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I was at the edge of a small river in western Thailand, near the Myanmar border. I had abandoned the strategy of jumping rock to rock a few streams back. Now I was wondering how to cross the one before me. The water wasn’t a problem. The leeches were.
On this school field trip, we were hiking 16 kilometres through the jungle to a forest monastery. This was real jungle, which meant that tigers, elephants, and leeches were all around us. I hadn’t seen any of those before and I wasn’t planning on starting. Thus, I was trying very hard to stay out of the water. It didn’t work.
I grudgingly waded in with bare feet and scrambled to get my shoes on when I reached the other side. This repeated every 5-10 minutes and I lost count of the bloodsuckers that tried to come along for the ride. It was mentally tiring.
Eventually, it hit me: I was being too rigid. I was insisting on constantly having my way. I wasn’t being responsive to my surroundings and was putting most of my energy into resisting the full experience. It was time to adapt.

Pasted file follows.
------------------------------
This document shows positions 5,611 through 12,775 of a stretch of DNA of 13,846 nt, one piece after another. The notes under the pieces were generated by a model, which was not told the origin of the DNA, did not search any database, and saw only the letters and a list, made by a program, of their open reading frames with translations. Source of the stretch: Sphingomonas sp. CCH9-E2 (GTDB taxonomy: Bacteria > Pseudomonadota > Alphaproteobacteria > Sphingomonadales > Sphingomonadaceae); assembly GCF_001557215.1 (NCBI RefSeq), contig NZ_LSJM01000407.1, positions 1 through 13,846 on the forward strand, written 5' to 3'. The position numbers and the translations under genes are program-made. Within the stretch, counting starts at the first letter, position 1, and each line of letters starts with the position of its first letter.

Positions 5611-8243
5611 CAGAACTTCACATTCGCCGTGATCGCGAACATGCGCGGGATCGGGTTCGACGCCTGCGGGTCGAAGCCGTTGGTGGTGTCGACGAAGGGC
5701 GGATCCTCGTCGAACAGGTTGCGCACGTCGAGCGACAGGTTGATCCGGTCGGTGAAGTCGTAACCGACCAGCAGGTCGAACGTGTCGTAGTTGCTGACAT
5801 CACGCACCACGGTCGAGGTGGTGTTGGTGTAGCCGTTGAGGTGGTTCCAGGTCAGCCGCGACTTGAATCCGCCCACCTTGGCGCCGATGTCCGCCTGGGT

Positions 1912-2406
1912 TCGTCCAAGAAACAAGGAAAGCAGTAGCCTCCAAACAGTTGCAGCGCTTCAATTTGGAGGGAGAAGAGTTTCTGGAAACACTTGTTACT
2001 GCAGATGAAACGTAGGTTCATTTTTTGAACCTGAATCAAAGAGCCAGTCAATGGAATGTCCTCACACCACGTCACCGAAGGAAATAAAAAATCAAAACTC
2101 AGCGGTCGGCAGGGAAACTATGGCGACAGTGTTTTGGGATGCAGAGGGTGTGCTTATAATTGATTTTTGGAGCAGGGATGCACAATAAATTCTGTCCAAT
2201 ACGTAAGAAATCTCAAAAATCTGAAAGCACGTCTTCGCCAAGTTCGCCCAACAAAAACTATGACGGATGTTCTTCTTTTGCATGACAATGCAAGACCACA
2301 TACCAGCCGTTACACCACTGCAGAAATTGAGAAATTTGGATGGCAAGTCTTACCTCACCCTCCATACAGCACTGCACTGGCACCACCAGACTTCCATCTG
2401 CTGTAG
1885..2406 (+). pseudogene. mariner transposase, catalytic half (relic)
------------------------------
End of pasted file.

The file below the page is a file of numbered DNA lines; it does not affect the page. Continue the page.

I began crossing the rivers without taking my shoes off. After the fear of the unknown quieted down, the trip was much more fun. I felt invigorated and everything became much smoother, although we were still regularly removing leeches. When I found the big one that sneaked into my shoe, I laughed. It was all part of the experience and I was finally participating fully.
This is what meditation does: it changes our relationship to difficulties and things that trigger us. They become less threatening. We start to have a broader view of what’s going on and our discomfort shrinks. We just need some calm and clarity to be able to tune into the experience instead of being triggered by it.
Are you participating fully in how things are?